Hugs, Tears and Bitter Memories Mark Chernobyl’s 10th Anniversary
KIEV, Ukraine (AP) _ Embracing and weeping openly in the streets, the living marked the Chernobyl nuclear accident’s 10th anniversary Friday by invoking memories of their dead and _ still _ trying to make sense of the event that changed them forever.
Across Ukraine and the former Soviet Union, victims struggled with sad recollections. Some visited their contaminated, deserted homes. Environmentalists channeled feelings into direct protests. And survivors occupied themselves with the thoughts of friends and family gone for a decade.
``I feel guilty being alive while my friends lie here,″ said Yuri Rusnak, an electrician who worked at the plant at the time of the accident. He joined more than 1,000 mourners who laid flowers and burning candles on the graves of Chernobyl workers and firefighters in western Moscow.
In Minsk, the capital of Belarus, the former Soviet republic that suffered much of the effects of the accident, an anniversary march turned into an anti-government protest Friday. Dozens of people were injured in clashes with police after 50,000 people held an unauthorized rally to coincide with the official commemoration ceremony.
Belarus President Alexander Lukashenko, at the official ceremony, said he approves of people eventually returning to the contaminated lands, comments that opposition leaders ridiculed.
Chernobyl’s reactor No. 4 exploded on April 26, 1986, spewing a radioactive cloud across Europe and releasing 200 times as much radiation as the atomic bombs dropped on Hiroshima and Nagasaki combined. At least 32 people died, but thousands more are thought to be suffering from radiation-related illnesses.
A decade later, the plant’s fate remains unclear, though the world’s industrialized nations have promised to help shut it down.
It continued operating as usual Friday. Workers monitored the plant’s two functioning reactors, just a few hundred yards from the badly cracked, 24-story steel-and-concrete sarcophagus covering the destroyed reactor No. 4.
Environmental activists marked the anniversary with demands for the immediate closure of Chernobyl and other plants that still use RBMK graphite-cooled nuclear reactors. One group was arrested after they chained themselves to railroad tracks leading into the 18-mile exclusion zone around the plant.
Ukraine President Leonid Kuchma on Friday reaffirmed his commitment to shut down the plant but also reiterated his demand for foreign aid to do so.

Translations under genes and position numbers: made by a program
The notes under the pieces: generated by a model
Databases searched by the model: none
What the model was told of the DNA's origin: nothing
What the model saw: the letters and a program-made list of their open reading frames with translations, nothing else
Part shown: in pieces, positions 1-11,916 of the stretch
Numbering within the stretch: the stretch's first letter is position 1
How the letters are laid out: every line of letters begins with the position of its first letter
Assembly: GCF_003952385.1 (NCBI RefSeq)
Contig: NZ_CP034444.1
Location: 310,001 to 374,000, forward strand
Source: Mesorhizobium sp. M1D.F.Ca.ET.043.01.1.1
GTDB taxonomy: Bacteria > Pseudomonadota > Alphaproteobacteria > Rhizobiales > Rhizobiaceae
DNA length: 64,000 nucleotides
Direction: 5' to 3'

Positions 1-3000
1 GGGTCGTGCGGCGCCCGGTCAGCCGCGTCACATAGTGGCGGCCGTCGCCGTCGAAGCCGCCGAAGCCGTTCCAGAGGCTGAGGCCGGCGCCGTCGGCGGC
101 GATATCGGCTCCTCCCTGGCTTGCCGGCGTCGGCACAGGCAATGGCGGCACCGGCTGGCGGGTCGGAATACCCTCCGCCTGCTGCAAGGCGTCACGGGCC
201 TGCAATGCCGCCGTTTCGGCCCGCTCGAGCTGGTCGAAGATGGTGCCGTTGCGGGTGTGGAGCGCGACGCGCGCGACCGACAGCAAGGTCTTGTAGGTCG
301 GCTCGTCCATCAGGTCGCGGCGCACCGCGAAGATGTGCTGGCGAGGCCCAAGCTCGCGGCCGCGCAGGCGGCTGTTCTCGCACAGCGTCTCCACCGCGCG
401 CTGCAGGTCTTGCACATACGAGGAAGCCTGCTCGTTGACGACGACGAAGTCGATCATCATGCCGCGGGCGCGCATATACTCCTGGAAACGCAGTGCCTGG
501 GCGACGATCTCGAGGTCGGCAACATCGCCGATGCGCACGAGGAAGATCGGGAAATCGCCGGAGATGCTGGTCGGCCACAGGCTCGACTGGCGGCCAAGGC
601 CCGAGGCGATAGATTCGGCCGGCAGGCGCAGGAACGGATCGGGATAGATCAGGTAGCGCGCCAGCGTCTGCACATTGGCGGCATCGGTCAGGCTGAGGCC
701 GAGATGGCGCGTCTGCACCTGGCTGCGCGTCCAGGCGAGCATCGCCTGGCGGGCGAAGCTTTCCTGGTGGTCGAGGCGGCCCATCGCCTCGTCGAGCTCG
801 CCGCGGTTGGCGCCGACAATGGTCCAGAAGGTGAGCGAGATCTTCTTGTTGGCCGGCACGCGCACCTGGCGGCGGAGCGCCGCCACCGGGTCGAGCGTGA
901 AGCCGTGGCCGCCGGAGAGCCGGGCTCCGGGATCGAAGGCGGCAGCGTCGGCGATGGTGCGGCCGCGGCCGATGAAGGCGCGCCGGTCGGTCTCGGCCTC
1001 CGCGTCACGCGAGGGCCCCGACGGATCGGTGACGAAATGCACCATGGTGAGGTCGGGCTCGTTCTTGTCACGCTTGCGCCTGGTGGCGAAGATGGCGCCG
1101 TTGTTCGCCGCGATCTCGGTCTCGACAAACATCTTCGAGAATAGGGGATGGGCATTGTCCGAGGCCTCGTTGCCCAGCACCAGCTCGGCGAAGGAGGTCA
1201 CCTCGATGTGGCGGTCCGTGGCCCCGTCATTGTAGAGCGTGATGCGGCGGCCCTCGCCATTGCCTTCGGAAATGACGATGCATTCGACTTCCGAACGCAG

``The planetary character of the catastrophe gives us basis to call upon the world community to increase help _ not only in the name of the future Ukrainian nation but for all humanity,″ he said in a speech at the National Opera House.
``With our joint effort,″ he said, ``the planet Earth will never again know such a tragedy.″
Not far from the Lenin statue at the plant’s entrance, a military band played and Russian Orthodox priests prayed as officials unveiled a monument to the firefighters who battled the blaze, many of who received fatal doses of radiation.
In Moscow, Anatoly Sitnikov was one of 28 Chernobyl workers and firefighters buried in the Mitinskoye cemetery beneath a gray stone monument shaped like an atomic mushroom cloud.
``He gave his life so that we could live,″ Elvira Sitnikova said, tears welling in her eyes before the grave of her husband, who was Chernobyl’s deputy chief engineer.
Her husband was called at home when Chernobyl’s reactor exploded during a routine midnight test. He went to the shattered reactor to help contain the damage and died of radiation illness a month later.
Even today, Ukrainians and the world watch Chernobyl with suspicious eyes.
The Group of Seven industrialized nations has pledged $3.1 billion to help close the plant by the year 2000, but concern over Chernobyl’s immediate safety has increased in recent days.
On Thursday, a worker used an improperly sealed container to dispose of radioactive material. Plant officials said the incident did not raise radiation levels.
Earlier this week, forest fires swept across contaminated land around the plant, kicking up radioactive particles left over from the accident.
Though changes have been made in the design of Chernobyl’s and other RBMK reactors still working across the former Soviet bloc, Western scientists insist the reactors are badly flawed.
In the abandoned town of Pripyat adjacent to the plant, former residents returned to see their gutted, contaminated homes.
Nina Klimenko, whose husband worked as a firefighter the night of the blast, wept when describing the sight of her dusty, crumbling apartment.
``It pierced my heart. But I had to see it,″ she said. She gave birth to one of her daughters in Pripyat the year before the accident.
In the city of Slavutich, about 3,000 mourners raised candles at exactly 1:24 a.m. for a moment of silence at a monument for victims. The city was built in the northern Ukraine wetlands after the accident to house plant workers just outside the exclusion zone.
Ukrainians cried openly in Kiev’s streets Friday, embracing each other and reminiscing about the blast.
``We must do everything so that the `glowing sarcophagus’ and exclusion zone don’t become the only symbols of Ukraine,″ Kuchma told the nation in a special televised address. He awarded medals to some 150 cleanup workers, including six who died after rushing to the scene.
Ukrainian television began airing a two-day telethon to raise money for children suffering from Chernobyl-related illnesses, showing chilling footage from the reactor.
Health effects of the accident remain controversial. Most research indicates the only direct consequence has been a hundred-fold increase in the incidence of childhood thyroid cancers in the affected region. Other cancers are not expected to appear for years, perhaps decades.